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Fox Discovers Summer Strategy

Aug 18, 2003  •  Post A Comment

Fox stole a page from cable’s playbook and was rewarded with a ratings bump for “The O.C.”
After airing the first episode three times in one week, Fox ran the second episode of “The O.C.” and saw a 21 percent bump in its 18 to 49 ratings (3.5/10 vs. 2.9/8) and won its time slot. “The O.C.” was also up 40 percent week to week in adults 18 to 34 (4.2/14 vs. 3.0/9) and picked up 400,000 more viewers.
“We may have stumbled upon a way to launch a scripted show in the summer, which is basically, put it all over your schedule and collect the viewers,” said Preston Beckman, executive VP of strategic program planning at Fox.
Airing the same episode of a series several times in one week is standard operating procedure for most cable networks, which usually have only a handful of original series running at the same time. Broadcast networks, however, usually don’t have enough open time slots during the regular season to give a new show more than one airing a week. What’s more, summer has been one of cable’s usual periods for launching scripted shows.
“We have less of a luxury of doing it in season, because once you’re in season you want to compete,” Mr. Beckman said.
However, he said the success of repeating “The O.C.” so far has emboldened Fox to look for ways to give the first episode of new Monday night drama “Skin” multiple exposures during its first week this fall. It’s slated to premiere Oct. 20, during the week of the World Series. Depending on how many games the series goes, that could open up some time slots for multiple runs.
Fox plans to air the second and third episodes of “The O.C.” three times, with additional time slots Friday nights at 9 p.m. to 10 p.m. and Mondays from 8 p.m. to 9 p.m. The total audience of the three runs of the first episode combined (which means a viewer watched at least six minutes of the show) was 22 million unduplicated viewers and a 9.3 rating in adults 18 to 49.
The performance of the second episode of “The O.C.” may have been boosted by the fact that it was not competing against NBC’s “Last Comic Standing.” “Comic’s” series finale won the time slot when it aired against the first episode of “The O.C.” “The O.C.” is the second original scripted series Fox has tried this summer in the same Tuesday 9 p.m.-to-10 p.m. time slot. The first-“Keen Eddie”-premiered to better ratings than “The O.C.” with a 3.2/9, but it fell to 2.2/6 ratings average in adults 18 to 49 after six episodes aired. “Eddie” ran only once a week.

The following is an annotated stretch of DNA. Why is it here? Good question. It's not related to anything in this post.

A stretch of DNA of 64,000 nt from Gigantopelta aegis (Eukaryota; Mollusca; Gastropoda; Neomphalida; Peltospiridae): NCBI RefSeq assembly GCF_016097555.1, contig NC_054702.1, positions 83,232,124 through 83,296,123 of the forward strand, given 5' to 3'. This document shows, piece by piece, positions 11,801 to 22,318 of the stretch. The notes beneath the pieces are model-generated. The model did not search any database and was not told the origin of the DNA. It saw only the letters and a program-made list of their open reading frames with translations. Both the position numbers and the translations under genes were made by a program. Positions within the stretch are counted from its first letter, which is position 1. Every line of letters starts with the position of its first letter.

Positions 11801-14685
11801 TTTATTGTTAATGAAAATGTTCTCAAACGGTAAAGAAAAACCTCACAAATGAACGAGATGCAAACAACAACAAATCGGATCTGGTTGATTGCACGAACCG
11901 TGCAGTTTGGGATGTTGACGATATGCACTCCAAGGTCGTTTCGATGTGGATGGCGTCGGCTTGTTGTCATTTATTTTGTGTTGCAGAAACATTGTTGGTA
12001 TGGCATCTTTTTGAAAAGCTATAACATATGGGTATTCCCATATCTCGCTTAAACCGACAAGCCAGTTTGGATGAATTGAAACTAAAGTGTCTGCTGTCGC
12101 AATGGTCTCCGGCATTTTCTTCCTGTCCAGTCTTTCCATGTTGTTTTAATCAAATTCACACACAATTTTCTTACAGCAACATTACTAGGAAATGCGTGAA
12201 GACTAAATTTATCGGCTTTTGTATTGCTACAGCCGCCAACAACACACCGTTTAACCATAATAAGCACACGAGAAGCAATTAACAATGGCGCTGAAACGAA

Whether the audience has an appetite for original scripted programming in the summer has been a debate for the broadcast networks the past few years, since most of them have stated their intentions to be in the originals business 52 weeks a year.
More than a year ago, NBC Entertainment President Jeff Zucker said NBC would air two original scripted shows this summer, but that hasn’t happened. At the Television Critics Association press tour last month, Mr. Zucker said NBC would love to have original scripted programming airing in the summer, but the network changed its mind about this summer being a good time for it.
“We’ve come around to the belief that we’re not convinced that the audience is ready for that yet,” he said. “They’ve been conditioned to believe [original scripted series] is stuff that’s being burned off.”
While “Keen Eddie” didn’t make the cut, Mr. Beckman said Fox doesn’t think success with original series is an unattainable goal.
“Clearly, our success with `The O.C.’ indicates that it’s possible to launch a scripted show in the summer,” he said. “It took a great promotional campaign and a different strategy for exposing the show to the Fox audience.”
John Rash, senior VP and director, broadcast negotiations, Campbell Mithun in Minneapolis, said cable has proved that viewers will tune in to scripted series in the summer, citing FX’s “Nip/Tuck” and USA’s “Peacemakers.”
“Viewers want to be entertained, educated or enlightened at all times of the year, and it’s more of an issue of the quality and quantity of scripted summer series than it is viewers rejecting them,” he said. “`The O.C.’ is a smart, strategic effort to beat the fall rush. It is the type of program that may be aided by schoolyard word of mouth, which will begin post-Labor Day as teens and tweens return to class.”